4. 4. In order to do conductance measurements, two metal electrodes (Pt) should be immersed in the solution and connected to an alternating current (AC) voltage source (Figure 9.1). Under the effect of the potential difference between electrodes, each ion in solution moves to the electrode of opposite charge. According to Ohm’s law, the electric current in this circuit (including the solution) is: 𝐼 = 𝐸 𝑅 = 𝐿𝐸 (3) L depends on both solution properties (i.e. conductivity, k) and geometrical parameter of the cell (i.e. electrode area, A, and distance between electrodes, l, Figure 9.1) according to the following equation: 𝐿 = 𝑘 𝐴 𝑙 (4) 4 instrumental analysislecturenote
5. 5. Theratio(A/l) (incm)istermedasthe cell constant andcan bedeterminedbymeasuringthe conductance(L)ofasolutionwithaknownconductivity.Conductivity(inΩ−1 cm−1 orderivate units)dependsonsolutionproperties,suchasionconcentrations,ionchargesandionmobilities. ItisworthnotingthatH+ andOH- haveamuchhighermobilitycomparedtootherions(Table1). 5 instrumental analysislecturenote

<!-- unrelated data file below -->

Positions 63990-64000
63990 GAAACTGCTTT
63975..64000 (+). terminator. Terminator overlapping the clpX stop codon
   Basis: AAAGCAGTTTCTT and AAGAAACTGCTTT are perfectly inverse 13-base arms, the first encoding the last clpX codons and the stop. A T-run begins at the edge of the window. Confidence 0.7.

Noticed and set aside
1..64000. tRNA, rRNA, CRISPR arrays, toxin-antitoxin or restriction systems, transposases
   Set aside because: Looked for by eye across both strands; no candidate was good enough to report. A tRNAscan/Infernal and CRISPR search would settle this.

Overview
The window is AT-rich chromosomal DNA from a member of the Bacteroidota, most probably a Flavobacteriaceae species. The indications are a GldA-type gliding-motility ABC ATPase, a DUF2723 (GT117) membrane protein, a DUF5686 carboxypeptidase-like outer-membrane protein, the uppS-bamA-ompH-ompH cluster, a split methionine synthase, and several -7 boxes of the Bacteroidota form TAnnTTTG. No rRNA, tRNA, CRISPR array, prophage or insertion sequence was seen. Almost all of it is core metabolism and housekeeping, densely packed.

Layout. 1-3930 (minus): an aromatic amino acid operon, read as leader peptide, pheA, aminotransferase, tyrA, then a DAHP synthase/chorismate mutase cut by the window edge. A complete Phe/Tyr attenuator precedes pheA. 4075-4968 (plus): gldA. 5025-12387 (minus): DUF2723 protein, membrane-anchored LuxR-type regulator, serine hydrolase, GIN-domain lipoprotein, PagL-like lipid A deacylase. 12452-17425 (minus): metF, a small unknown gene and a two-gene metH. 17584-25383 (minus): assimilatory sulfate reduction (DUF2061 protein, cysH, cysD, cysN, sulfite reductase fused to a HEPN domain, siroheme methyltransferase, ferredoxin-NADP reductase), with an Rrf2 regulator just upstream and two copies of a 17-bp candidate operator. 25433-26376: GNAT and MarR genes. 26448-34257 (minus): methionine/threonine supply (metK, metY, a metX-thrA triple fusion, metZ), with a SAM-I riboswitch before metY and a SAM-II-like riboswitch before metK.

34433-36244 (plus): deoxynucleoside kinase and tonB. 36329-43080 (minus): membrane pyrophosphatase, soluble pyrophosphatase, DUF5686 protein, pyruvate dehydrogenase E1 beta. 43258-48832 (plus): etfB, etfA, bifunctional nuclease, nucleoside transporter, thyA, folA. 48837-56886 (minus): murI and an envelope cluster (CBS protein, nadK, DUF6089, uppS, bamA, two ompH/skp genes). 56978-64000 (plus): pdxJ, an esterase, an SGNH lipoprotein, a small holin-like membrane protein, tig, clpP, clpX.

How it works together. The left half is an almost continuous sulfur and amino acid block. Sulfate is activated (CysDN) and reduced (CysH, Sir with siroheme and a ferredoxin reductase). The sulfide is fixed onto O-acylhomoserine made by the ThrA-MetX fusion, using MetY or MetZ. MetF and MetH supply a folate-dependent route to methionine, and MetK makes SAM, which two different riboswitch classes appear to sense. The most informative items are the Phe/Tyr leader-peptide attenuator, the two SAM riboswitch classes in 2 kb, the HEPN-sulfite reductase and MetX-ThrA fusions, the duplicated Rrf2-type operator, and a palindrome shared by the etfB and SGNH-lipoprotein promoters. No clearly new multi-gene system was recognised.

6. 6. Figure 9.1. (A) Schematics of conductance measurement setup. (B) The conductometric probe. 1, 2, and 3 are platinized platinum sheets; 1 and 3 are electrically connected and form the two parts of a split electrode. 6 instrumental analysislecturenote
7. 7. Table 1. Mobility of ions in water at 25 oC. Ion Mobility (m2/(s.V))o Ion Mobility (m2/(s.V))o H+ 36.30 x10-8 OH- 20.50 x10-8 K+ 7.62 x10-8 SO4 2- 8.27 x10-8 NH4 + 7.61 x10-8 Br- 8.13 x10-8 La3+ 7.21 x10-8 I- 7.96 x10-8 Ba2+ 6.59 x10-8 Cl- 7.91 x10-8 Ag+ 6.42 x10-8 NO3 - 7.40 x10-8 Ca2+ 6.12 x10-8 ClO4 - 7.05 x10-8 Cu2+ 5.56 x10-8 F- 5.70 x10-8 Na+ 5.19 x10-8 CH3CO2 - 4.24 x10-8 Li+ 4.01 x10-8 7 instrumental analysislecturenote